A: It can, yes. It’s a good way to introduce the idea of your book to new audiences. It can be good for promotional purposes. However you usually need a brilliant cover and a video, and those can be expensive. If you’re fundraising a thousand dollars or more (so that you can hire an editor/book cover designer) it will be very difficult to get strangers to support you, unless your premise and sample is freaking amazing. And even then, not likely without incredible graphics. At the very least you can make a nice video or yourself talking about the book, telling your story, what you plan to use the money for. But remember, publishing can be very cheap; I would get a great cover first, plan a book launch and then use crowd-funding just to promote your books to new readers. To do that, you need great ideas for rewards and prizes, you have to be remarkable and do something different.
Q: How does one gauge the amount of money to throw into advertising and other promotional resources for a book? Certain genres are more commercially viable than others. Publishers know which genres do what; authors, not so much.
A: It’s not hard to find out. Look up the bestselling genres, calculate the sales of the top 10 of each category. Look at the sales rank of the 20th book – that’s the one you NEED to beat to get to the first page of the bestsellers list, you need to sell that many copies. If you were selling that many copies (and it should be your goal) you can estimate how much income you would be making, and predict how much you are able to spend.
Example: I’m writing a book about creativity. It’s a pretty saturated field but I have a unique angle. So first I’ll look for some books that are similar to mine and check out what categories they are in. Here’s one:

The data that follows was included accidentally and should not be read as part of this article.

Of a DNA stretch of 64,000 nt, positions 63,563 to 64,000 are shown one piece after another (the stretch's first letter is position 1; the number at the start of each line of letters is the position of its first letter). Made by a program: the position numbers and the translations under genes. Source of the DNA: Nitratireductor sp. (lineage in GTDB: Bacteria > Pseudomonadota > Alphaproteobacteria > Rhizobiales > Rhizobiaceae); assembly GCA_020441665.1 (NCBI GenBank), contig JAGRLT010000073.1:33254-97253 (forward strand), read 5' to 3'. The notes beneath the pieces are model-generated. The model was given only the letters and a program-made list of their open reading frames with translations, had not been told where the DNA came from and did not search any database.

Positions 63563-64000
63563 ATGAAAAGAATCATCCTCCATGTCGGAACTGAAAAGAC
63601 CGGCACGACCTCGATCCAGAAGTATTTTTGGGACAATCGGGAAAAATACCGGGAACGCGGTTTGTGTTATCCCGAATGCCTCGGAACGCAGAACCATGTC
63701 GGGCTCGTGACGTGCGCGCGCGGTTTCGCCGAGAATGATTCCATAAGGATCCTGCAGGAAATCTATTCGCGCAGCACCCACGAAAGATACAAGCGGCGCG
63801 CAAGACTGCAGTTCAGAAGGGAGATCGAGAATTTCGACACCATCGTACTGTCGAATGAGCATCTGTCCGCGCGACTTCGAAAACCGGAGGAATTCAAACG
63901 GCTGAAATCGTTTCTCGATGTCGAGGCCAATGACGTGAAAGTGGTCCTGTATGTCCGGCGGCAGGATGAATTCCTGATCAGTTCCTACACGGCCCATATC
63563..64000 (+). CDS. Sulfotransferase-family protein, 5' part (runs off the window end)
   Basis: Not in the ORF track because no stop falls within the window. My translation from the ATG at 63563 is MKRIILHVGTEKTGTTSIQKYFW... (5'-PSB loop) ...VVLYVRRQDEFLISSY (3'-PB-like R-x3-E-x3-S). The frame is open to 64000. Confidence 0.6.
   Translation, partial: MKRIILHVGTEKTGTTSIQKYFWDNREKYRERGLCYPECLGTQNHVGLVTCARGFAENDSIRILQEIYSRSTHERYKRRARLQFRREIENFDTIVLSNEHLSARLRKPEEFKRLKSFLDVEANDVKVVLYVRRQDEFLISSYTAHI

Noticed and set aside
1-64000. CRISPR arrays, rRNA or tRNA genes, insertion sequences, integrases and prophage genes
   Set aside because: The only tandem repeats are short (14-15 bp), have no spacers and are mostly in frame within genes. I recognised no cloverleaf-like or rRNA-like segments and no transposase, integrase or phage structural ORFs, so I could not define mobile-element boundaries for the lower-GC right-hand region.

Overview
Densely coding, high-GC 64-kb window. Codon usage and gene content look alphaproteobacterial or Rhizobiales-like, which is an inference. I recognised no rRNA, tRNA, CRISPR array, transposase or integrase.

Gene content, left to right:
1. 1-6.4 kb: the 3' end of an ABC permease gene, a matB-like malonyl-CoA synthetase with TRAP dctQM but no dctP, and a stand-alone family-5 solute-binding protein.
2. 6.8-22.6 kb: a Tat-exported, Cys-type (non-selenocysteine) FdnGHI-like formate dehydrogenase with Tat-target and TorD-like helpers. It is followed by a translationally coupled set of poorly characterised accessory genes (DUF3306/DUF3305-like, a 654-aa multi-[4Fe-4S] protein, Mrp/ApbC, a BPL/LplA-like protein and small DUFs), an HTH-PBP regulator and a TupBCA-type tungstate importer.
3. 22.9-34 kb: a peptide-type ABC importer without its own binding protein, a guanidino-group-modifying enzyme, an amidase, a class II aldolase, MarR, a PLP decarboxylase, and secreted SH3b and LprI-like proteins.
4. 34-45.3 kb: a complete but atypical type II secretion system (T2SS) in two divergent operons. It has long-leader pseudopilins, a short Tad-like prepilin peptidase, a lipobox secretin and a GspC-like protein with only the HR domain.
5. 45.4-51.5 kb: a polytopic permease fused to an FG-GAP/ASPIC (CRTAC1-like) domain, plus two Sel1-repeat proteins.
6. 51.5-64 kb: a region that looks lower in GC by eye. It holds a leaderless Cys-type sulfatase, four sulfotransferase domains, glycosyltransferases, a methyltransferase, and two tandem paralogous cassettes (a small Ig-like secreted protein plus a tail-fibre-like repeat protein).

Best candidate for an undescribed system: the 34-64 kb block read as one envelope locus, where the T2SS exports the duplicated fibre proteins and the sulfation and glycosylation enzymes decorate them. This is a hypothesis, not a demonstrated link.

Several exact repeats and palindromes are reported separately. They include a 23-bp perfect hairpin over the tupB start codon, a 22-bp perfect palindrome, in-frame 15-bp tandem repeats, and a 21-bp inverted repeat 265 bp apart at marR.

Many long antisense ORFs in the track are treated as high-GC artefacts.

Kindle Store > Kindle eBooks > Nonfiction > Self-Help > Creativity
If I go to that category I can look at the 20th book, Twyla Tharp’s The Creative Habit. It’s ranked at #30,452 in the Paid Kindle Store. Then I can go to http://kdpcalculator.com which tells me she’s selling between 1 and 10 books a day. She’s charging $9.61, so she makes about $7.25/book. If she sells 5 a day, that’s about $1000 a month.
In contrast, the #1 spot in the same category is Steven Pressfield’s War of Art. It has a sales rank of #2,564 in the Paid Kindle Store, so Steven is selling between 30 to 55 per day. He’s making about $5 per sale, so if he’s selling 40/day, that’s $200 a day or $6000 a month.
Now I could try to find a category that is less competitive, so my book will always show up on the first page of that category – but I want to go big and displace Twyla Tharp. So I need to sell 10 books a day, or 300 a month. If I’m selling 300 a month, I’d also make about $1000 a month, or $12,000 a year. So I could consider spending $5000 or so to make the book, assuming that I’d make my money back if it’s successful.
However, to hit those numbers (10 a day) I need to make sure I put the book in front of at least 100 interested people (and to find interested people, I could either do very targeted advertising, or put it in front of 1000 people and hope 100 of them are interested (which may lead to 10 sales… although if your sales platform is all set up right, you should actually be converting about 50% of interested people into buyers. A very targeted website that pulls in 50K+ new visitors every month and focuses on selling the book from the sidebar could do pretty well (plus, it’s FREE, and as a writer, you already have the skills you need).
Advertising and marketing doesn’t have to lose any money. If I spend $100 on Facebook ads and sell enough books during the same period to earn over $100 – then I can just keep advertising. I’m not making money, but I’m not losing money either.
Q: How do I get noticed?